What are the Warning
Ovarian cancer often shows no signs or symptoms because it is not usually discovered
until it is in an advanced stage of development. Therefore, it is crucial that
you listen to your body and do not ignore any of the following symptoms. Although
they may be caused by other less serious conditions, it is important that a
physician evaluate a woman's medical history and perform certain tests to determine
the source of the symptoms.
- General abdominal discomfort, pain and/or swelling (bloating, gas, cramping,
- Frequent or urgent urination
- Loss of appetite
- Weight gain or loss for no apparent reason
- Persistent fatigue
- Pain during intercourse
- Unexplained change in bowel habits (diarrhea, constipation)
- Abnormal vaginal bleeding
- Back Pain
- Difficulty Breathing
How is Ovarian Cancer Diagnosed?
Most commonly, a mass may be felt during a routine pelvic examination that
may signal to the physician the possibility of ovarian cancer. If the mass is
solid, fixed or irregular, it is more likely to be malignant, or cancerous.
Often a biopsy is taken of the mass and surrounding tissues for analysis. A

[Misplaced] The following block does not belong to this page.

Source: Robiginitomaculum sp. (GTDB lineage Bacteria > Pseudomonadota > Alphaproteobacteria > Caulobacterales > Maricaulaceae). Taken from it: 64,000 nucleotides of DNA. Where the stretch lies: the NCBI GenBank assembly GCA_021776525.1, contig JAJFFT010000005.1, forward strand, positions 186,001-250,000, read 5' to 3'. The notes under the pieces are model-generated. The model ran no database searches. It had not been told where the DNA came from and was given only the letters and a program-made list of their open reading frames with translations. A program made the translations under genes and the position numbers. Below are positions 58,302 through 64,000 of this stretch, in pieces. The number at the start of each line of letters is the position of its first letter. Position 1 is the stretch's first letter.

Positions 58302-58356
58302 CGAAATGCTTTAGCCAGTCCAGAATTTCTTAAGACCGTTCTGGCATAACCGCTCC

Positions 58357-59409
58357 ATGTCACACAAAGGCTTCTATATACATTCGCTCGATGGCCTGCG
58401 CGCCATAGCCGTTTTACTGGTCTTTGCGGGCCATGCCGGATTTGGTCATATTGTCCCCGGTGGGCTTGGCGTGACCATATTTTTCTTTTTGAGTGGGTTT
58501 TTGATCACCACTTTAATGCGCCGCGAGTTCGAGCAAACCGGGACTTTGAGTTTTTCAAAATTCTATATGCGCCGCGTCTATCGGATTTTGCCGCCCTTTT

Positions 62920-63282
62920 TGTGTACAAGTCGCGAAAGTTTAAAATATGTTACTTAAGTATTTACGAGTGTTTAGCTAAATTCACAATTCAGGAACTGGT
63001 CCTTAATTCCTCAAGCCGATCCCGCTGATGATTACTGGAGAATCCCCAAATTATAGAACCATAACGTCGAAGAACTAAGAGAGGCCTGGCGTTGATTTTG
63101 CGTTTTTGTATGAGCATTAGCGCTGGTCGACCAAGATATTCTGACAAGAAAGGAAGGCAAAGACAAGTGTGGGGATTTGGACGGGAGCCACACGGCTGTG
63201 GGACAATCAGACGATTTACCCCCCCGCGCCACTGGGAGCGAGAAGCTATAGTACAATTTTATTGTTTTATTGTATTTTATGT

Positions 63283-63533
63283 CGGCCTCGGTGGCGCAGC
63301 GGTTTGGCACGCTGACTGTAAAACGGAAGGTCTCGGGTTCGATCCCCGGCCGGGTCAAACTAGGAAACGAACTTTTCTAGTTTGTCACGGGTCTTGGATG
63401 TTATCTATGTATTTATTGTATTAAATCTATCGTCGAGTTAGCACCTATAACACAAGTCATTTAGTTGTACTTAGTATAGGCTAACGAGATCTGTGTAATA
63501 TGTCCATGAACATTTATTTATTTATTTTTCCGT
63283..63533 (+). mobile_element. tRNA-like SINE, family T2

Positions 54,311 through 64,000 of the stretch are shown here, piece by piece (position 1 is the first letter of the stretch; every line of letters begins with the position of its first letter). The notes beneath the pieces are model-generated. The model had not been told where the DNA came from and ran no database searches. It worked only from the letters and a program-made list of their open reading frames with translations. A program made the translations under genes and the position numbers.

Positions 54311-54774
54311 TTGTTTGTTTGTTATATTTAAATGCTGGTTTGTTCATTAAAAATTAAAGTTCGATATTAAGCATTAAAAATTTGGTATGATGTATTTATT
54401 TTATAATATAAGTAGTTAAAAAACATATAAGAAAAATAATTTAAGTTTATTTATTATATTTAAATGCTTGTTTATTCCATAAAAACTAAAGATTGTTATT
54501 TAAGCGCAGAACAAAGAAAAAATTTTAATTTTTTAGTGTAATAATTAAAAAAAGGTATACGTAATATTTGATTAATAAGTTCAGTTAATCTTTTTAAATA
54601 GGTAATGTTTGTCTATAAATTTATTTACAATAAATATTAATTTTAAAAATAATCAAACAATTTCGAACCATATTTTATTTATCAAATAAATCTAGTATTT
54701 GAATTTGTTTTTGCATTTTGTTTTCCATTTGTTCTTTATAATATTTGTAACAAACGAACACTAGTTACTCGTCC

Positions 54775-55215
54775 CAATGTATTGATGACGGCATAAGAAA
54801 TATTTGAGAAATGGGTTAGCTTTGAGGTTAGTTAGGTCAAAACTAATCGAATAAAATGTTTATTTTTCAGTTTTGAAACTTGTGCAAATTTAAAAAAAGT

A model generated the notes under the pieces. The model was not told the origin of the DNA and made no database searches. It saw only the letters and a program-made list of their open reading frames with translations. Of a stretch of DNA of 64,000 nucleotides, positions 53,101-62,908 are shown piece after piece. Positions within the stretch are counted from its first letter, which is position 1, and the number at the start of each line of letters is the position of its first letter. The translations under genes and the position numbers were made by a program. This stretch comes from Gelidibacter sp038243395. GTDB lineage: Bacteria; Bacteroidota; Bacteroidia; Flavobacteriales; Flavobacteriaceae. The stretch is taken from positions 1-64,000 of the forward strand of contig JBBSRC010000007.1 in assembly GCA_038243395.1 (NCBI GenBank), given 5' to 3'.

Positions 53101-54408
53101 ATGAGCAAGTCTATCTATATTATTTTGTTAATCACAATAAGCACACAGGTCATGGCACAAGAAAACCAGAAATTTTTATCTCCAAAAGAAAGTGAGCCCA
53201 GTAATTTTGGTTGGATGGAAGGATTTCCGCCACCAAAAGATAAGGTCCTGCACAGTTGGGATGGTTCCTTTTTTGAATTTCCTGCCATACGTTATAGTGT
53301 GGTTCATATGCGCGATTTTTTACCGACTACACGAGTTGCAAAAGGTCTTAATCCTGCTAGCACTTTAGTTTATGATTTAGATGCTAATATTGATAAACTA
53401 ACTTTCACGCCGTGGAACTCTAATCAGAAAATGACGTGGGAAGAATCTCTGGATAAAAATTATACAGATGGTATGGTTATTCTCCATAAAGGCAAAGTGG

pathologist then reviews the tissues under a microscope and can determine if
cancer is present.
What are the Stages of Ovarian Cancer?
According to the International Federation of Gynecologists and Obstetricians
- Stage I: Cancer is confined to one of both of the ovaries.
A woman has a 95 percent chance of being cured if she is diagnosed at this
stage. However, only 25 percent of ovarian cancer cases are found in Stage
- Stage II: Cancer is in one or both of the ovaries and has
spread, but is confined to the pelvis - the uterus, the bladder or the rectum.
- Stage III: Cancer is in one or both of the ovaries and has
spread to nearby lymph nodes and/or to the lining of the abdomen or other
abdominal organs, excluding the liver.
The 5-year survival rates for Stage II or Stage III ovarian cancer are 30
to 50 percent.
- Stage IV: Cancer is in one or both ovaries and has metastasized,
or distantly spread, to other organs, such as the liver or areas outside the
Here is a
video about living with cancer and caring for yourself after diagnosis (Source:
2004 Laura McCommons.